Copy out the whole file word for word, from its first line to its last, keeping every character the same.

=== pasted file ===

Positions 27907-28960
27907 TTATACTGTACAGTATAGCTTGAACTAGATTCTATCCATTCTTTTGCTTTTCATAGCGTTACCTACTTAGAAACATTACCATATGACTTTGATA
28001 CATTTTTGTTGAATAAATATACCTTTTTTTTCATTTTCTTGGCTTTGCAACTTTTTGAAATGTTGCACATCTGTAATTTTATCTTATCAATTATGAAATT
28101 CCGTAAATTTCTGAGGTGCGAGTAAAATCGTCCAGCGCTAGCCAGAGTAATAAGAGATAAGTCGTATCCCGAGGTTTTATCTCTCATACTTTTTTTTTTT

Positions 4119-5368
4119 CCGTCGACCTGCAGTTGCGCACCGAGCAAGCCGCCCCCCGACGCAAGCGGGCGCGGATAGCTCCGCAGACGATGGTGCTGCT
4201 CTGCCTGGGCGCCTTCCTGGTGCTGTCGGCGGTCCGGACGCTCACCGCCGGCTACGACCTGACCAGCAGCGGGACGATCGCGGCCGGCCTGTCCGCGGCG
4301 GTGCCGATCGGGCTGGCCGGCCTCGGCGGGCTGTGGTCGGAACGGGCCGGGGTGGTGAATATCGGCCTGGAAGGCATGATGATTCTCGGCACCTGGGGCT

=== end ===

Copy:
Positions 27907-28960
27907 TTATACTGTACAGTATAGCTTGAACTAGATTCTATCCATTCTTTTGCTTTTCATAGCGTTACCTACTTAGAAACATTACCATATGACTTTGATA
28001 CATTTTTGTTGAATAAATATACCTTTTTTTTCATTTTCTTGGCTTTGCAACTTTTTGAAATGTTGCACATCTGTAATTTTATCTTATCAATTATGAAATT
28101 CCGTAAATTTCTGAGGTGCGAGTAAAATCGTCCAGCGCTAGCCAGAGTAATAAGAGATAAGTCGTATCCCGAGGTTTTATCTCTCATACTTTTTTTTTTT

Positions 4119-5368
4119 CCGTCGACCTGCAGTTGCGCACCGAGCAAGCCGCCCCCCGACGCAAGCGGGCGCGGATAGCTCCGCAGACGATGGTGCTGCT
4201 CTGCCTGGGCGCCTTCCTGGTGCTGTCGGCGGTCCGGACGCTCACCGCCGGCTACGACCTGACCAGCAGCGGGACGATCGCGGCCGGCCTGTCCGCGGCG
4301 GTGCCGATCGGGCTGGCCGGCCTCGGCGGGCTGTGGTCGGAACGGGCCGGGGTGGTGAATATCGGCCTGGAAGGCATGATGATTCTCGGCACCTGGGGCT